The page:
rattlesnake

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Related to diamondback rattlesnake: timber rattlesnake, Eastern Diamondback Rattlesnake

rattlesnake,

poisonous New World snake of the pit viperpit viper,
poisonous snake of the family Crotalidae, primarily a New World family. Like the Old World true vipers (family Viperidae), pit vipers have long, hollow, erectile fangs that are folded back against the roof of the mouth except when the snake is striking.
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 family, distinguished by a rattle at the end of the tail. The head is triangular, being widened at the base. The rattle is a series of dried, hollow segments of skin, which, when shaken, make a whirring sound. When the snake is alarmed, it shakes its tail, and the noise serves as a warning to the attacker. While the snake is young, three or four segments are usually added each year, one at each molt. After maturity fewer develop and old ones start to break off. Rattlesnakes feed on rodents, birds, and other warm-blooded animals. Like other pit vipers, they have heat-sensitive organs in pits on the sides of the head, which help them locate and strike at their prey. The erectile fangs are folded back in the mouth, except when the snake strikes. The venom is highly toxic to humans and occasionally proves fatal (see snakebitesnakebite,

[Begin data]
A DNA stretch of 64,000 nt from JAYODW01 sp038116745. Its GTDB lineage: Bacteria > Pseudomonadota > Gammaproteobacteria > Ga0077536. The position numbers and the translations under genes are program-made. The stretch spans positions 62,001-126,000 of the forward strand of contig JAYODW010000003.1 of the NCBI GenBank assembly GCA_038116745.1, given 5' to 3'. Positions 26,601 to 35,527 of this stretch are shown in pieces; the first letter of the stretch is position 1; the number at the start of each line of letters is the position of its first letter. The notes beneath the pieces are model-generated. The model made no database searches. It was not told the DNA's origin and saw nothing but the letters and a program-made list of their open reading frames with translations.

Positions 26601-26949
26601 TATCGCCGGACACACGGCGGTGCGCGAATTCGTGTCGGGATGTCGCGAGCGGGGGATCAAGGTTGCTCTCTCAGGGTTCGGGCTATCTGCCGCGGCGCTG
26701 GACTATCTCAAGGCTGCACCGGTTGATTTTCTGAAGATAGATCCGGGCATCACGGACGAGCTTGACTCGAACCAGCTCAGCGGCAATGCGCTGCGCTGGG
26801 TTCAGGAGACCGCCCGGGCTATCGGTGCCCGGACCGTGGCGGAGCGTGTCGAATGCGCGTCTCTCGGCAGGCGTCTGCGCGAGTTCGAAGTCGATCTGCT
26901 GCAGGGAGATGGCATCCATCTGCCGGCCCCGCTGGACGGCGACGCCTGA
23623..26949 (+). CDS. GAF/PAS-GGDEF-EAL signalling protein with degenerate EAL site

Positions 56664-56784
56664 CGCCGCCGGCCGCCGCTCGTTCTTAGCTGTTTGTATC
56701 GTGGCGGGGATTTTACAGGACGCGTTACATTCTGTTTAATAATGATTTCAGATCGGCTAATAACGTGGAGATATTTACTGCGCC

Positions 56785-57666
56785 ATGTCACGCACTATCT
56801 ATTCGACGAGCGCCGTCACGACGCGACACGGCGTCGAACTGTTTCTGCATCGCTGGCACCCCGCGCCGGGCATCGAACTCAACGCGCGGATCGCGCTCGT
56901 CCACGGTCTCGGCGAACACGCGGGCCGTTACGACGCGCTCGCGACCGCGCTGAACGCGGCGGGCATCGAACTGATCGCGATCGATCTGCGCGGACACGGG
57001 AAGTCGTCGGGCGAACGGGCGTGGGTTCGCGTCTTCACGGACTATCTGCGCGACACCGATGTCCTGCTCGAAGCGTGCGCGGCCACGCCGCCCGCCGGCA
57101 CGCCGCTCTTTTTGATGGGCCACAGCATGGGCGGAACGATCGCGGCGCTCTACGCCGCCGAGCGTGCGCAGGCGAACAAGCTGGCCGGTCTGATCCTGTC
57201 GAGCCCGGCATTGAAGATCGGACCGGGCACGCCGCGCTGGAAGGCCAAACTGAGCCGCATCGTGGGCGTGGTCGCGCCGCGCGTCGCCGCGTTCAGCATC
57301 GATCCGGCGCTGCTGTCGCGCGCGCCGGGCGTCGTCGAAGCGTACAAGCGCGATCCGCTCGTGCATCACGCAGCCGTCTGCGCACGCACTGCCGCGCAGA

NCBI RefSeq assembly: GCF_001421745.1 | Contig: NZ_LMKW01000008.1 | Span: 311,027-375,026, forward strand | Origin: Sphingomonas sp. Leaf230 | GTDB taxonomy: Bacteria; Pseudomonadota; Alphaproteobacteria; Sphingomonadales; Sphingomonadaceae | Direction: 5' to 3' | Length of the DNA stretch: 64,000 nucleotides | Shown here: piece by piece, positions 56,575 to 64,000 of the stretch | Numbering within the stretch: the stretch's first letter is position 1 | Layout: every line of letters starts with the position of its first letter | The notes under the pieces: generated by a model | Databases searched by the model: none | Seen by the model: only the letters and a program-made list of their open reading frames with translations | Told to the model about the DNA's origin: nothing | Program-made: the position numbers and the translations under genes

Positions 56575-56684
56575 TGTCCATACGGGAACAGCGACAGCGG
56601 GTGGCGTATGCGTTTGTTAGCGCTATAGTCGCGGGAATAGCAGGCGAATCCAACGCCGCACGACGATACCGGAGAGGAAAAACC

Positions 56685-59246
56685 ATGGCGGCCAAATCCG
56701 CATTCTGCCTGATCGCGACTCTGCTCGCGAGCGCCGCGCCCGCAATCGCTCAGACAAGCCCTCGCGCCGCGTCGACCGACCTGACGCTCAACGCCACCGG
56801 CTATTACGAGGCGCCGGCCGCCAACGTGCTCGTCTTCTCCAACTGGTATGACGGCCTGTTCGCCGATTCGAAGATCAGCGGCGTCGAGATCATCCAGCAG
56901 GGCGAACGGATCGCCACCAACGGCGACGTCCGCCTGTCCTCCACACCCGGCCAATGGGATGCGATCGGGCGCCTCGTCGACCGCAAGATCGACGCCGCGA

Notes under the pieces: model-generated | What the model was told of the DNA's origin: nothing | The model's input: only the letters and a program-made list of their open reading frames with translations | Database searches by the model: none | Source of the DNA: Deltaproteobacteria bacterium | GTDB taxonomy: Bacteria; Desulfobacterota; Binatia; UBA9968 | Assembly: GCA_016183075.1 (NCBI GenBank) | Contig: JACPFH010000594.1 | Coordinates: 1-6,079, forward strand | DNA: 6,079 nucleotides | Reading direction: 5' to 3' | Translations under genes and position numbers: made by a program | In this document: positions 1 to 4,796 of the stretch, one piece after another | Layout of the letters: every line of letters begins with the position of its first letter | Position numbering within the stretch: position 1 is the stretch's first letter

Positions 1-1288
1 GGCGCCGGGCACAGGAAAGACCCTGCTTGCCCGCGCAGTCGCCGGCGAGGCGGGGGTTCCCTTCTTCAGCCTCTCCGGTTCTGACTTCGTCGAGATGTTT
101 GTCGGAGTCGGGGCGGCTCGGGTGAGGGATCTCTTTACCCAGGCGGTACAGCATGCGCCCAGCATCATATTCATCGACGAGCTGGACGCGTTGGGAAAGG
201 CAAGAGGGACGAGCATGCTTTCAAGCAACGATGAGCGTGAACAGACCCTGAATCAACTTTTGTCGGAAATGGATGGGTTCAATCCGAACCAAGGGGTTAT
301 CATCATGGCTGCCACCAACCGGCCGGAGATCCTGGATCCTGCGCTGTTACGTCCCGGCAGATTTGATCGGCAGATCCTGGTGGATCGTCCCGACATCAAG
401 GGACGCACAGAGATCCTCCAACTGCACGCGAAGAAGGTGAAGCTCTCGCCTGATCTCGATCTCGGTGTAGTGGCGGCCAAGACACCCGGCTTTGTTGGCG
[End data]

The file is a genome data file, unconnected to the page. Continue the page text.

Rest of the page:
wound inflicted by the teeth of a snake. The bite of a nonvenomous snake is rarely serious. Venomous snakes have fangs, hollow teeth through which poison is injected into a victim.
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). Rattlesnakes bear live young. Most species are classified in the genus Crotalus. The timber rattlesnake, C. horridus, is found from S Maine to NE Florida and W to Iowa and Texas. It is from 3 1-2 to 5 ft (105–150 cm) long and is yellow or tan with wide, dark crossbands. The largest and deadliest species is the eastern diamondback rattlesnake, C. adamanteus, of the S and SE United States, which reaches a length of 5 to 8 ft (1.5–2.4 m). The western diamondback, C. atrox, is shorter and thicker. The western, or prairie, rattlesnake, C. viridis, sometimes lives in prairie-dog burrows. The sidewindersidewinder,